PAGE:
CHICAGO — There’s a new, urgent push by CDC to get vaccinated against both the flu and COVID as multiple respiratory viruses are making children and adults sick nationwide, overwhelming hospitals and pediatric wards.
Similar to so many pediatric offices, the phones have been ringing non-stop at Northwestern Children’s Practice with calls of sick kids.
“Influenza is pretty ramped right now, but that is something that usually will peak over the course of a month or two and start to slow down,” Dr. Scott Goldstein said.
What has slowed down is RSV cases in kids. Rush Children’s Hospital is seeing a dip as well, but flu cases among children and adults are surging and Rush is starting to see COVID hospitalizations increase compared to a couple weeks ago.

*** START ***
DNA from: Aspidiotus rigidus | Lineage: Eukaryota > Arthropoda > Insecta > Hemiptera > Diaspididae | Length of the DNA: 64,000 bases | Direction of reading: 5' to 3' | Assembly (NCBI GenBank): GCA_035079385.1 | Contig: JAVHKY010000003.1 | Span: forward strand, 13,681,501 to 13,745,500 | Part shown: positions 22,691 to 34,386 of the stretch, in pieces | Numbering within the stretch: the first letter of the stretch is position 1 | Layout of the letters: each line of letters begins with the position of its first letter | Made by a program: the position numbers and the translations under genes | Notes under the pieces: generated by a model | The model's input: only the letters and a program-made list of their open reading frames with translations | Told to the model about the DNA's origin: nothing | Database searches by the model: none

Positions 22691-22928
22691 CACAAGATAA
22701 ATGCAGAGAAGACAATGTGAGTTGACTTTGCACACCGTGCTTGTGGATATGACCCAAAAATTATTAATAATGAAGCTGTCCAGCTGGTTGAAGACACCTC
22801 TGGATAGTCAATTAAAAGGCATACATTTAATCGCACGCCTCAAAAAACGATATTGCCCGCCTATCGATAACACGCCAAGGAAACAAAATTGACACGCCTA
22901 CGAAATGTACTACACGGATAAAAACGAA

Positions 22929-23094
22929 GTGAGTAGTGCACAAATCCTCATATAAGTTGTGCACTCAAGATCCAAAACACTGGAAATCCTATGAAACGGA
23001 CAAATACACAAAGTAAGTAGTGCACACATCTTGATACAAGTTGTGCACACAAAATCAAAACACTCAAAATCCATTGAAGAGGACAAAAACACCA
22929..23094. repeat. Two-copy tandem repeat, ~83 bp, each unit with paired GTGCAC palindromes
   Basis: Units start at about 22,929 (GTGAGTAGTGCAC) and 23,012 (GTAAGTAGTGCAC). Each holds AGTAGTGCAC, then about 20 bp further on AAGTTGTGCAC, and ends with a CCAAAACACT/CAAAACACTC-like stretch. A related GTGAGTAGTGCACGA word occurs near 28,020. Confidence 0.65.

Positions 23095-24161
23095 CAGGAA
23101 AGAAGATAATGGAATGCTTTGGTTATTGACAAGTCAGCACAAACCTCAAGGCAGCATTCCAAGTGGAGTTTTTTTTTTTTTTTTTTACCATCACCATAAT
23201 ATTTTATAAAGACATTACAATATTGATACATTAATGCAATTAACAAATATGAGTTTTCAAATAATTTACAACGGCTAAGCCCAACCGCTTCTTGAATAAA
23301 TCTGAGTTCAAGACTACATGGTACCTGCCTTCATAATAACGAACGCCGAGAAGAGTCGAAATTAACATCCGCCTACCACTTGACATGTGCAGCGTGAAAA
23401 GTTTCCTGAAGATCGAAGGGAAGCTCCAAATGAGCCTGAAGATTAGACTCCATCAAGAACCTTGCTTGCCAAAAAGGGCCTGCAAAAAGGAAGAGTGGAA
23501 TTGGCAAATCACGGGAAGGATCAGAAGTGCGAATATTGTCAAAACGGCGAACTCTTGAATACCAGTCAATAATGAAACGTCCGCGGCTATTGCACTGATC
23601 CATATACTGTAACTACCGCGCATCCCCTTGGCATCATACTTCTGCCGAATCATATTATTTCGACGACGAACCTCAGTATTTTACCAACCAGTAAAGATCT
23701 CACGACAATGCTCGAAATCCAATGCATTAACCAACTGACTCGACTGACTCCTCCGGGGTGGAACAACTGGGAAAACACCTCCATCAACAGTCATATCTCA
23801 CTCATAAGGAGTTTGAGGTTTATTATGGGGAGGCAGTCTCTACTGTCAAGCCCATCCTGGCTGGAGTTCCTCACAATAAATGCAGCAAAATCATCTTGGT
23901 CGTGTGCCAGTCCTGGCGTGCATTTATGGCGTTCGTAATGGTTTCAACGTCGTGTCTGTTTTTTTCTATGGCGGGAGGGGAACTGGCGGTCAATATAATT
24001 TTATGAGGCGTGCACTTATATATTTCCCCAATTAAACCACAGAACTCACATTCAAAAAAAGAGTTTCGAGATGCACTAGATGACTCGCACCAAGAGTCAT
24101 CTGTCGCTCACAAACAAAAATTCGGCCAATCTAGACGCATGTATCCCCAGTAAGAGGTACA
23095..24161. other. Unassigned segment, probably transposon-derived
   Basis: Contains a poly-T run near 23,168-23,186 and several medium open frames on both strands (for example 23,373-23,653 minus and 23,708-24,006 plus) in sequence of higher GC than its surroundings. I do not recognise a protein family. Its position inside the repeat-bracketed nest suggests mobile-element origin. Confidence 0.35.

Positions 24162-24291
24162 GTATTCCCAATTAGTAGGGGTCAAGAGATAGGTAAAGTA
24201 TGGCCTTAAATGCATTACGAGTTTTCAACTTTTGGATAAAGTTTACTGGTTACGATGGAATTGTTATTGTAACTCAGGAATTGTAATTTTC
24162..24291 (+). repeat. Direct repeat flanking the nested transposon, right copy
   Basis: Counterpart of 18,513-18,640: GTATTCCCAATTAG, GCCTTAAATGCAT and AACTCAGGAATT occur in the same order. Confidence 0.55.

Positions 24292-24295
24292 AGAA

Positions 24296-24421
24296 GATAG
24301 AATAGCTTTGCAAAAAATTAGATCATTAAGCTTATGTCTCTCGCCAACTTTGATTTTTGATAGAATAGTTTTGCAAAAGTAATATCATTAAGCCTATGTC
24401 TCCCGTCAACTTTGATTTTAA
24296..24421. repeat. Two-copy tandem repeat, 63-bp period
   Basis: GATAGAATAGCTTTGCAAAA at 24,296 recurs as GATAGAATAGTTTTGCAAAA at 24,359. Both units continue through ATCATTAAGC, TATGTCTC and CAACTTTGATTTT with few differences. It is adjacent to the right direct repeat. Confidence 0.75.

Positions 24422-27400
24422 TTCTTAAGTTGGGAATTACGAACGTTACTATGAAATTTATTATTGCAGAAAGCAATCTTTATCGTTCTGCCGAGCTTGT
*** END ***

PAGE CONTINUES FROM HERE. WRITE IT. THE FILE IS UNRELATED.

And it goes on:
“Since so few people have gotten the booster and immunity does wane over time, everybody expects more cases and more hospitalizations in the next one to two months,” said Dr. John Segreti, infection control & medical director at Rush University Medical Center.
While Rush is prepared, so are pediatric offices. Not only are they dealing with respiratory illnesses, but strep throat is among infections that typically circulate this time of year. It can begin with stomach pain.
“The difference with strep is it tends to be mostly centered around sore throat, that is the primary symptom,” Dr. Goldstein said. “With influenza, COVID and other respiratory viruses, you are going to have more of a runny nose and cough in kids.”
And unlike flu, COVID and other respiratory viruses, strep can be treated with antibiotics.
Strep has caused a scare in the UK, where the infection has been linked to at least six deaths in children. Pediatricians here say it is extremely rare for strep to cause death or severe illness.